For comparison, the following screenshot shows how an invalid digital certificate is displayed:
In this case the hash is no longer what expected, issuing both a digest and an invalid certificate errors.
Countersignatures are of course supported and I think you’ll be pleased with how fast our implementation is.
- Windows NTFS Alternate Data Streams, from Symantec
- Mark of the Web, from MSDN
While a disassembler for ActionScript3 has been featured by the earliest versions of the Profiler, it was still missing one for ActionScript2. This has changed in the upcoming 0.8.4 version and thus largely extending the support for the Flash file format.
The main goal I had during the development of this component was to represent the input file as close as possible in the output. To achieve this, the resulting disasm contains offsets, sizes, and also warnings and errors in case wrong values are detected.
Sorry for making this post so short, but there’s still a lot to do for the upcoming release!
The Info-Tech Storage Format (ITSF) is the primary format that has been adopted by Microsoft for online help files since Windows 98. Due to its popularity, it has been used (and exploited) by many other third parties, mostly because of the support provided by documentation utilities like Doxygen.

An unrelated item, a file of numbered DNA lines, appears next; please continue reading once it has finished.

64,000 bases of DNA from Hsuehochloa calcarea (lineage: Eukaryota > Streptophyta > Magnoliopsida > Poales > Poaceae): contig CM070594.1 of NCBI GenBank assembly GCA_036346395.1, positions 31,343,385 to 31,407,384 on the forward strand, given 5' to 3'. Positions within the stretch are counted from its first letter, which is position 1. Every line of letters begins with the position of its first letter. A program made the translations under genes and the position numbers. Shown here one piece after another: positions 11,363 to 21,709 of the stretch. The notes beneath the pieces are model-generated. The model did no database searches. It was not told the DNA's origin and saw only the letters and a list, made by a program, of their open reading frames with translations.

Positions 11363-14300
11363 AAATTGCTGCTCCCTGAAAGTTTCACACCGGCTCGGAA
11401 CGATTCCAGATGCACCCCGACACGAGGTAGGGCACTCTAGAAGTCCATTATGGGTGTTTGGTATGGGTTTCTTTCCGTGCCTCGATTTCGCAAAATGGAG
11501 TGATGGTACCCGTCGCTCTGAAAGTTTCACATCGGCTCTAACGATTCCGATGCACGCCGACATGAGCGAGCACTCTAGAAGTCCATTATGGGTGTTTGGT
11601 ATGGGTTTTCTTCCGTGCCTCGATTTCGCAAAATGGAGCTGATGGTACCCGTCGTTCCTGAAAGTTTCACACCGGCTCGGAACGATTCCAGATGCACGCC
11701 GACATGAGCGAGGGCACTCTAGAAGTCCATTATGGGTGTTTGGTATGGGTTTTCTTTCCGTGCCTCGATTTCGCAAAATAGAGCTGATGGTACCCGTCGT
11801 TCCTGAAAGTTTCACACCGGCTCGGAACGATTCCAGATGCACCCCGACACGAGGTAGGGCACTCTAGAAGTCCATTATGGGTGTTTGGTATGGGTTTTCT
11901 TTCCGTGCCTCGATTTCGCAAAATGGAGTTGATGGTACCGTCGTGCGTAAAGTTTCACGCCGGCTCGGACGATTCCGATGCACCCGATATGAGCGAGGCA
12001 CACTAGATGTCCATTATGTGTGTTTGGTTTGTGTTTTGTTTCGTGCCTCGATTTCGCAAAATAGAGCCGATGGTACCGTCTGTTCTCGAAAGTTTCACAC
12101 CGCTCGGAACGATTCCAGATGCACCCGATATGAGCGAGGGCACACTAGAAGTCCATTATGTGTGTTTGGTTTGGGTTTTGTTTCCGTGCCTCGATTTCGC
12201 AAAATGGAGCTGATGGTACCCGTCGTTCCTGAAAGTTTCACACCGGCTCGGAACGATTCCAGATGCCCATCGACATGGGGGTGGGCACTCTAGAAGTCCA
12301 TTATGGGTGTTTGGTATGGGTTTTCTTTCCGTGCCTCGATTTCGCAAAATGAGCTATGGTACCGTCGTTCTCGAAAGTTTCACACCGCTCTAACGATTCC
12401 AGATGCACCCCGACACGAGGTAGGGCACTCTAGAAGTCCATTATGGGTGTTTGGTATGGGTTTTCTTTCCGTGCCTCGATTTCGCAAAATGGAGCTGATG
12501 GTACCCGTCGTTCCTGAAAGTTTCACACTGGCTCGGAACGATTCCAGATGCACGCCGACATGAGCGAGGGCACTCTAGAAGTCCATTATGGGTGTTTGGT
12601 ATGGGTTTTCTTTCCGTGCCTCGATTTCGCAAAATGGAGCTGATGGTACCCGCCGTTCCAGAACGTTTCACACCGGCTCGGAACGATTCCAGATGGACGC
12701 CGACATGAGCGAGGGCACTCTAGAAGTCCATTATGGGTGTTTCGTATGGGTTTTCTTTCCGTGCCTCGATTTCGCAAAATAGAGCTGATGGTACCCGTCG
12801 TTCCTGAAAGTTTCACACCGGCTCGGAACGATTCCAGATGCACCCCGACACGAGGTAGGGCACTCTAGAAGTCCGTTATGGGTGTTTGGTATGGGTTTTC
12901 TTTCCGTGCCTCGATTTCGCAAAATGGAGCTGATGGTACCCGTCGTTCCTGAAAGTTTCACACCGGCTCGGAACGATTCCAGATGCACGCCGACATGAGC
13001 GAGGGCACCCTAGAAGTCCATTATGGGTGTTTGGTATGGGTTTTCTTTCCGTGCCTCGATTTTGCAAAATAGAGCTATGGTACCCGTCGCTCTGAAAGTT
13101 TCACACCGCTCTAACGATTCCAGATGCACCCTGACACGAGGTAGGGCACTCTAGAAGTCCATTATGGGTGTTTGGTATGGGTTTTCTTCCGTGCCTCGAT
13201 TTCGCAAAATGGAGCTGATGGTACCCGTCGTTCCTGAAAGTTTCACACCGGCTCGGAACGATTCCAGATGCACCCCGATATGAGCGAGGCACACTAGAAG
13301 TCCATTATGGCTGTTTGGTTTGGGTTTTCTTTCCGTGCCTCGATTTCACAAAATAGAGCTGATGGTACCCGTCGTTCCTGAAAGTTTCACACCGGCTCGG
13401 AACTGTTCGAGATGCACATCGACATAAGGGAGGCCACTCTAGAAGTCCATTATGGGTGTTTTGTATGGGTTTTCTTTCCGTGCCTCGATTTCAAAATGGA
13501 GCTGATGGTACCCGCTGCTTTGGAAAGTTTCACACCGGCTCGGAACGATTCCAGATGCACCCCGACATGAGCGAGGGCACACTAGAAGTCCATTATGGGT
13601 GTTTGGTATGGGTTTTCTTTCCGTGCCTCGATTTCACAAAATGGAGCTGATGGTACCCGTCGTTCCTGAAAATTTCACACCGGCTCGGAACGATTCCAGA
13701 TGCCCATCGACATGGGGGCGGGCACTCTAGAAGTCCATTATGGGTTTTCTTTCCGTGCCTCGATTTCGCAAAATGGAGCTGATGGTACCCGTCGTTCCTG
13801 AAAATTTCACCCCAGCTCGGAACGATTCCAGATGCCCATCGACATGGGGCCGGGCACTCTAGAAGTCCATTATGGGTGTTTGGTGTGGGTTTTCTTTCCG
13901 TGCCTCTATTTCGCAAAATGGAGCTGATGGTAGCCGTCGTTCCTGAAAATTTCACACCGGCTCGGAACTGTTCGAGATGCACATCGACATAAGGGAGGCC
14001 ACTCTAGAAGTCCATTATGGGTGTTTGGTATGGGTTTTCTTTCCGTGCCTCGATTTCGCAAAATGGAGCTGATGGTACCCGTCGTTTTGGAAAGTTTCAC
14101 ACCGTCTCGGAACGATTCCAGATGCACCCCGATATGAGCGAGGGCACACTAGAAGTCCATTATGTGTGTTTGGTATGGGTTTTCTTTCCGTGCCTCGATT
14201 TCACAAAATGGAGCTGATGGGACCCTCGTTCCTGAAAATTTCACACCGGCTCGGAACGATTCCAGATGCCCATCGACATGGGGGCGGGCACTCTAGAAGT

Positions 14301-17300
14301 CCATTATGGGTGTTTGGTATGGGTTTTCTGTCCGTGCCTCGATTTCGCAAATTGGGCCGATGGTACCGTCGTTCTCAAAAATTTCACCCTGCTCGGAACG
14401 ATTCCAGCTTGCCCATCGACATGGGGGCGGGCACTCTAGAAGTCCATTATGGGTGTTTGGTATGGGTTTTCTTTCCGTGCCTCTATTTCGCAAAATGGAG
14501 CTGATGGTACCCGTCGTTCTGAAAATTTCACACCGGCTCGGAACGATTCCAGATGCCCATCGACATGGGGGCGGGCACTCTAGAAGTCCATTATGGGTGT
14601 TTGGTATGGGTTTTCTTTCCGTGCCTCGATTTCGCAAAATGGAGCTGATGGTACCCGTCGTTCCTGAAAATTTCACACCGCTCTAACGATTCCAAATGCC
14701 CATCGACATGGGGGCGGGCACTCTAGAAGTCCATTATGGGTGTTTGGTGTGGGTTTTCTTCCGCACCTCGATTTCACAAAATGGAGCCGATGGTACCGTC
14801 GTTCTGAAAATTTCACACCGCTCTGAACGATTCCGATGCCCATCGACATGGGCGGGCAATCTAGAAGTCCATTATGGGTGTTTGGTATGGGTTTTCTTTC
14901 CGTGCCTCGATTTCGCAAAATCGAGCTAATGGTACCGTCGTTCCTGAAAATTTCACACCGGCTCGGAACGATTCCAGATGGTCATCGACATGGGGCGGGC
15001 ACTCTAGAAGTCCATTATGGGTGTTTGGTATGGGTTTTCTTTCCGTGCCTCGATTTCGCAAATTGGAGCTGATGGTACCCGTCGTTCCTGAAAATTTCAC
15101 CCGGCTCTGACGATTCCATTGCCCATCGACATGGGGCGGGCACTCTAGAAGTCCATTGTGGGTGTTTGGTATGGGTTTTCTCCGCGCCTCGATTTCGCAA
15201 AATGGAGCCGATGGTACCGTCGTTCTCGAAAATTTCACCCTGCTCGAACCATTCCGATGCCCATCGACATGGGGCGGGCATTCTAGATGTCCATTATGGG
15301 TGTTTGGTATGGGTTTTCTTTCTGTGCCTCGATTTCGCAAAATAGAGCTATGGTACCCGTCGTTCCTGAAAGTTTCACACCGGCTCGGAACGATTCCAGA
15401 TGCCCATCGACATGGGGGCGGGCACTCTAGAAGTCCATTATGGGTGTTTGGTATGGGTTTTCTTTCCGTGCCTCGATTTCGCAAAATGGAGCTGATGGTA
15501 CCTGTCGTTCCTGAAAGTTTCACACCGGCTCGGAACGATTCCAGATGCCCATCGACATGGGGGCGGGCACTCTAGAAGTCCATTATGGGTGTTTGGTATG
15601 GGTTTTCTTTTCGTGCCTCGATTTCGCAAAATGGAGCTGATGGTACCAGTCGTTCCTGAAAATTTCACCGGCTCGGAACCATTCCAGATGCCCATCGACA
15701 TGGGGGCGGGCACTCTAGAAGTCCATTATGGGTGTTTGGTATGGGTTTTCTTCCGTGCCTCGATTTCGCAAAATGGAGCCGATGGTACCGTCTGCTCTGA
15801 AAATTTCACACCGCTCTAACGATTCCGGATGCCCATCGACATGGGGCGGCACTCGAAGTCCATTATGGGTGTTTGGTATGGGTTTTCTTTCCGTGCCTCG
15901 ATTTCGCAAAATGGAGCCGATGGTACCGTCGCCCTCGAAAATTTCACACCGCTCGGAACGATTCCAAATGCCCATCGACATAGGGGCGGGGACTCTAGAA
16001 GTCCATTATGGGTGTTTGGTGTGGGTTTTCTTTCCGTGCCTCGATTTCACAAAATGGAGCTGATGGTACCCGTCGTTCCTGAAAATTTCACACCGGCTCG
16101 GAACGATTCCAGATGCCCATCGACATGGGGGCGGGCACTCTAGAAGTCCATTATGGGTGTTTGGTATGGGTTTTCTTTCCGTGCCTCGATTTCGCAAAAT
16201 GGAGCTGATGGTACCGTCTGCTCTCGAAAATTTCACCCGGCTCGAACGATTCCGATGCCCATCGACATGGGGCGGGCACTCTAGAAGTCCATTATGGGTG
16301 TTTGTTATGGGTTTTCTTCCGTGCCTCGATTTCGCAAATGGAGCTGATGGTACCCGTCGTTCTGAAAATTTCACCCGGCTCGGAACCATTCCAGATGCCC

With the upcoming 0.8.0 release, the Profiler comes with full compatibility for the following file extensions: CHM, CHI, CHQ, CHW, KPD.
Despite the name (Microsoft Compiled HTML Files), the image above shows the Profiler analyzing a CHM containing not only HTML, but also fonts and PDF documents. These files tend to contain a lot of information, and may require you to increase the unpack limit from the settings.
With the release of the 0.7.7 we’ve bundled a new Python action particularly useful when dealing with unformatted XML.
The following is an excerpt of an embedded XML file taken from a malicious PDF document.
Focusing on security, this beautifier does not try to validate the content of the document, having also the advantage of being faster than other tree-based indenters.
As a side note, this plugin is compatible with any SMGL-based such as HTML and XHTML.
Coming with the new 0.7.4 release, the Pastebin action is a handy tool for easy sharing of text-based content with colleagues and friends.
Thanks to the new property editor, the full feature set has been implemented; amongst the usual options like syntax highlight, title and content, the user will also be able to change the visibility preference and decide for how long the content should be available online.
A security confirmation check has also been added to avoid unintentional disclosure of information. 🙂
Even though CAB file support is still under development, the CFBF parser already lets us inspect Windows Installer packages and patches.
Having such feature comes in handy when you want to analyse their contents, and eliminates the need for external tools.
In the screenshot above, I’ve selected one of the DLLs that link to MSI custom actions, i.e. code that is potentially executed as soon as Windows Installer opens the package.